A new medical school in Las Vegas would start with a charter class of 60 students in fall 2017, Renee Coffman, president of Roseman University of Health Sciences, said Wednesday.
The size of the freshman class could double within six years.
Roseman trustees this year announced plans to start a medical school in Southern Nevada, followed by a merger with the Nevada Cancer Institute Foundation.
The medical school will be housed in the cancer institute’s 184,000-square-foot facility in Summerlin, near Town Center Drive and Interstate 215.
Dr. Mark A. Penn will become the school’s founding dean in April, Coffman said.
Penn, a graduate of the University of Toledo College of Medicine, joined Roseman last year as chancellor of its Utah campus.
He had served in a variety of leadership roles with Northeast Ohio Medical University, including executive associate dean of the college of medicine.
During a meeting with the Review-Journal’s editorial board Wednesday, Coffman and Penn said studies have shown there is room for three medical schools in Southern Nevada.
“We look forward to collaboration,” Penn said.
The only medical school in Southern Nevada is the Touro University Nevada College of Osteopathic Medicine in Henderson.
The private school graduates about 130 osteopathic doctors a year and has freshman classes of 135.
The only public medical school in Nevada is at the University of Nevada, Reno. But regents have proposed adding a medical school in Las Vegas. The UNR medical school graduated 59 students last year and has a freshman class of 70 this year.
Both the regents and Roseman are proposing schools that teach what is sometimes referred to as allopathic medicine to differentiate it from osteopathic medicine.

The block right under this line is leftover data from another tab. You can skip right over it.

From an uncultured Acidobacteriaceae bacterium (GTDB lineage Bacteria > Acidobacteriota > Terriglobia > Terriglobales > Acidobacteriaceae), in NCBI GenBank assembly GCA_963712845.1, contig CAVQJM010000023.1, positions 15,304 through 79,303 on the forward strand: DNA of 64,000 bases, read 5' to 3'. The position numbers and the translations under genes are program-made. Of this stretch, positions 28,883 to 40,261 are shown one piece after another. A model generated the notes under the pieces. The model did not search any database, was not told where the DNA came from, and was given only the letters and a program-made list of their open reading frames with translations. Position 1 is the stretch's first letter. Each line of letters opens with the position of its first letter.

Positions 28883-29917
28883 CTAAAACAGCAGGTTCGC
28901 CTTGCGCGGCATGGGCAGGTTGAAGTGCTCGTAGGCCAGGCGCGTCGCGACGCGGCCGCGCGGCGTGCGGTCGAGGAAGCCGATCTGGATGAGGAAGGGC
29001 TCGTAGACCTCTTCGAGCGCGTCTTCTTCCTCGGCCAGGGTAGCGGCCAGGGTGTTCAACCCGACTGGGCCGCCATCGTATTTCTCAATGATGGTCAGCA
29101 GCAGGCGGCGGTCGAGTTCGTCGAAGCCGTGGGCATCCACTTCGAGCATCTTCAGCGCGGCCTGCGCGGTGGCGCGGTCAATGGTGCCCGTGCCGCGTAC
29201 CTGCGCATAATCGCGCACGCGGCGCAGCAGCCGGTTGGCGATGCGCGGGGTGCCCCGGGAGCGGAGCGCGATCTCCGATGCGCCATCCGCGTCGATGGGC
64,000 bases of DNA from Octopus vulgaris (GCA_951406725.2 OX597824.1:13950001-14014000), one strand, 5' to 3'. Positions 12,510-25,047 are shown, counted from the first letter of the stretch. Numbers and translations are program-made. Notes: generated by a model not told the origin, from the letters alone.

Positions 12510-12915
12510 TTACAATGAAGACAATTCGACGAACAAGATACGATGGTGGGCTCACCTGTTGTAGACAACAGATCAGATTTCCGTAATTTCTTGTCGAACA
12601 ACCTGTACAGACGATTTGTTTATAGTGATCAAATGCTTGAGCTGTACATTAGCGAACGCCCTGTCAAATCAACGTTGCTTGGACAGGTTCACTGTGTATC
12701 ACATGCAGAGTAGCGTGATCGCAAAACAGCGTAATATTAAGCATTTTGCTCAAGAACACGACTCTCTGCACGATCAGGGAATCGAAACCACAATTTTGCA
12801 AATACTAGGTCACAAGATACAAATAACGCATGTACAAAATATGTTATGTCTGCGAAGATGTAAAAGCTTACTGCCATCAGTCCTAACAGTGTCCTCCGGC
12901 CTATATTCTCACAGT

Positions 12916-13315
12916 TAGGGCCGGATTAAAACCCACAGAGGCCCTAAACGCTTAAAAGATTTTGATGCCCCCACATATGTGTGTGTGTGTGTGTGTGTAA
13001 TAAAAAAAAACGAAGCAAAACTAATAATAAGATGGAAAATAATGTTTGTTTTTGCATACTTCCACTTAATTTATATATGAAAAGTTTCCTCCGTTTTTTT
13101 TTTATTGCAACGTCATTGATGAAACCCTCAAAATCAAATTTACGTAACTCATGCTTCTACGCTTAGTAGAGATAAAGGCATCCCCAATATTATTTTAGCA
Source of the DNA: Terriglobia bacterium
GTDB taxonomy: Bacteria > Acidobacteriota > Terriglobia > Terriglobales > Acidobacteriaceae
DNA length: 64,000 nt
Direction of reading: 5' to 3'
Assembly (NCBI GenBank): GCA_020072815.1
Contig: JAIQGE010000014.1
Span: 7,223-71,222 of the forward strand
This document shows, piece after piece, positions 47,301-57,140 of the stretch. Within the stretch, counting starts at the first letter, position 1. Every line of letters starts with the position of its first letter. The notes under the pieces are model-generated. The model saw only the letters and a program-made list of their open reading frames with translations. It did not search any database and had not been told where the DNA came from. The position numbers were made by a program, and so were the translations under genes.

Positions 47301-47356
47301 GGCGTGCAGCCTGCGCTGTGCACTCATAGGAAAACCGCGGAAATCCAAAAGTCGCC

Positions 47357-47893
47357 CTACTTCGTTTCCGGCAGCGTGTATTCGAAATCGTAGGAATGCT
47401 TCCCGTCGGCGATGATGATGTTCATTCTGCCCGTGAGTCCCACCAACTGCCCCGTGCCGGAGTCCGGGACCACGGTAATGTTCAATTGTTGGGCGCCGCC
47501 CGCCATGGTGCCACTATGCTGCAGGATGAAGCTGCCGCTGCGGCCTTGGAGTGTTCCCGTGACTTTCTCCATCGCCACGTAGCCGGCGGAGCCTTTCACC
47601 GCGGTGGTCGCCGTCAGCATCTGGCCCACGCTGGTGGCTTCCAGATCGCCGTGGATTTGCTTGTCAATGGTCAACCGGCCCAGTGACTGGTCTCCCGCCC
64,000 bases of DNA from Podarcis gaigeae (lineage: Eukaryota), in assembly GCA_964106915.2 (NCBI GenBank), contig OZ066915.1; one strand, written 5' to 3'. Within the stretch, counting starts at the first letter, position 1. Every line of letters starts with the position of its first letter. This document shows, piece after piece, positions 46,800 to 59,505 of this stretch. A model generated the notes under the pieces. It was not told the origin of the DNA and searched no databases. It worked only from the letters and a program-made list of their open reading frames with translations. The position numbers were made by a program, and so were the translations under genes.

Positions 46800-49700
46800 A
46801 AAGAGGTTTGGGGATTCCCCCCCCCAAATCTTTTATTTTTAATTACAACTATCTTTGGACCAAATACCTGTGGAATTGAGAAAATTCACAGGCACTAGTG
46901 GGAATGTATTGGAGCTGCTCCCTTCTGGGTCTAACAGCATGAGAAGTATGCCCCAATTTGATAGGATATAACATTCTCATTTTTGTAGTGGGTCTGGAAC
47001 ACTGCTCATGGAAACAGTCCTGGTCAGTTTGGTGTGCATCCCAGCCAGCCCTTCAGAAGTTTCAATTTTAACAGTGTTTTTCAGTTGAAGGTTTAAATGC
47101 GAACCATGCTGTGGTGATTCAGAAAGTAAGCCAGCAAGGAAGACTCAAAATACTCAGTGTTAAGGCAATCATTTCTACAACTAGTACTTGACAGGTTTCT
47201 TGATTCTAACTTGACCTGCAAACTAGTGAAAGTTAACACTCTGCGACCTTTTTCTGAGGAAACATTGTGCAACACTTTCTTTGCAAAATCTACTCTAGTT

There are two types of physicians in the United States, those who hold a doctor of medicine degree (M.D.) and those who hold a doctor of osteopathic medicine degree (D.O.).
The training for both is essentially the same, though osteopaths also receive training in treatments in which manipulations of muscles and bones are done.
In 2011, Nevada had 200 physicians per 100,000 people, the sixth-lowest figure among the states and far below the 244 per 100,000 national average.
Roseman University of Health Sciences is a private nonprofit university that offers degrees in pharmacy, dentistry, nursing and business administration. It has nearly 1,500 students at its campuses in Henderson, which opened for classes in 2001, and South Jordan, Utah, which opened in 2006.
Coffman said the groundwork for Roseman’s College of Medicine began more than two years ago when the university began building a medical research program in leased laboratories in the Ralph and Betty Engelstad Cancer Research Building, which was part of the Nevada Cancer Institute that went bankrupt.
That facility will now house Roseman’s medical school.
Reporter Paul Harasim can be reached at firstname.lastname@example.org or 702-387-2908.